From the start of President Trump’s first term he has played hardball with China on practically everything from trade disparities, to geopolitical matters. The Trump administration’s approach to China is a striking contrast from previous administrations. Whereas the Obama and Bush administrations chose to handle China with kid’s gloves, the Trump administration has come out armed with brass knuckles and swinging. Washington’s primary objective has been reestablishing strategic and economic parity between the US and China.

The hardline US stance shook Beijing, and the Chinese government has been on the defensive practically since January, 2017. In many regards it has been trying to play catch up to the Trump administration in the geopolitical, and economic arenas but without much success. To complicate matters even more, China has been contending with alarming domestic issues even before COVID-19 came into existence. Economic growth was coming to a halt for the first time in decades. This has been exacerbated by the global pandemic, and now it appears the Chinese economy will almost certainly shrink for the first time in decades. Hong Kong erupted in protests last June over an extradition bill allowing the transfer of fugitives to mainland China. Months of protests and violence followed, transitioning to pure political upheaval for a period of time. The pandemic has brought an end to the protesting, but it is temporary. When the world returns to normal the protests will resume again. China has yet to figure out an effective solution to the Hong Kong matter.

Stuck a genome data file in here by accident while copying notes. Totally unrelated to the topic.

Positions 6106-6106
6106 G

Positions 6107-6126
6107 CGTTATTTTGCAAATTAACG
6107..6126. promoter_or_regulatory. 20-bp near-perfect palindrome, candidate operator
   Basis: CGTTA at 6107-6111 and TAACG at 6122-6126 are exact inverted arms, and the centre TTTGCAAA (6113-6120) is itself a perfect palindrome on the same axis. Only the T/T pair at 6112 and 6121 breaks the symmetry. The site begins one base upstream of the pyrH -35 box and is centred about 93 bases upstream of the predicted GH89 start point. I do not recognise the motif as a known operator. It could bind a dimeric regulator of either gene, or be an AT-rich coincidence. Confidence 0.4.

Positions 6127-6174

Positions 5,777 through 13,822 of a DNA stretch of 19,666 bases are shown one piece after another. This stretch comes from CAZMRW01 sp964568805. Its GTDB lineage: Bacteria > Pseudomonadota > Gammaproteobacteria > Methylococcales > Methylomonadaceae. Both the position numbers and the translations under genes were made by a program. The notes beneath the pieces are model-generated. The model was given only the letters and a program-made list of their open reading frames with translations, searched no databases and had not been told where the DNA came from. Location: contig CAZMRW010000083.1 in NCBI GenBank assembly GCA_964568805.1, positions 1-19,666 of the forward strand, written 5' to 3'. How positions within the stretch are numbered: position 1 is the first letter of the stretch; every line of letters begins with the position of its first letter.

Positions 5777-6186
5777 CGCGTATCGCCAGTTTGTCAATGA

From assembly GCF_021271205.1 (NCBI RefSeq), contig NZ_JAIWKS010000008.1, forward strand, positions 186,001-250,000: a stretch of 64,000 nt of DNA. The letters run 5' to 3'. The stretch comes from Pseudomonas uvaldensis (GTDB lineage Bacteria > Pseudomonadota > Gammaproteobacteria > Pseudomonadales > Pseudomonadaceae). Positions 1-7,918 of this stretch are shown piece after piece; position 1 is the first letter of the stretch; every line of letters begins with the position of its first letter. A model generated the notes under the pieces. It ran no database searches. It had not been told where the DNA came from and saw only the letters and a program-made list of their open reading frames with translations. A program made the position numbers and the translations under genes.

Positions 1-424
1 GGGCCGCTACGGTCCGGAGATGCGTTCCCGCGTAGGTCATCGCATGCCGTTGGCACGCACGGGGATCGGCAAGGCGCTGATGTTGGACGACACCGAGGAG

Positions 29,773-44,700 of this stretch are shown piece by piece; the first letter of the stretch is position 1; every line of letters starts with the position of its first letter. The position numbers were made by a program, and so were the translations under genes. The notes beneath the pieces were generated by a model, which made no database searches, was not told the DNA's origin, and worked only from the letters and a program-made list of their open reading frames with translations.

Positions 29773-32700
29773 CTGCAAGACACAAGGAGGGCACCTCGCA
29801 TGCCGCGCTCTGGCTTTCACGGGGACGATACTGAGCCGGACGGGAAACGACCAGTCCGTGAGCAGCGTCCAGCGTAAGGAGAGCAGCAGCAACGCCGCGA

The global pandemic has also contributed to the emerging new dynamic in US-China relations. Washington has challenged China’s handling of the initial outbreak, accused it of undermining the World Health Organization, and questioned the numbers of COVID-19 cases and deaths released by China. Beijing’s response has been a mishmash of propaganda, thinly veiled threats, and attempts to distract world attention from the case Washington is trying to make. When the world emerges from the global pandemic, US-China relations are going to be centerstage. For better or worse, the new form of the relationship is presently being shaped by current events. If the US-Chinese dialogue in recent weeks is a sign of what’s to come, relations could be looking at a deep freeze in the not-to-distant future.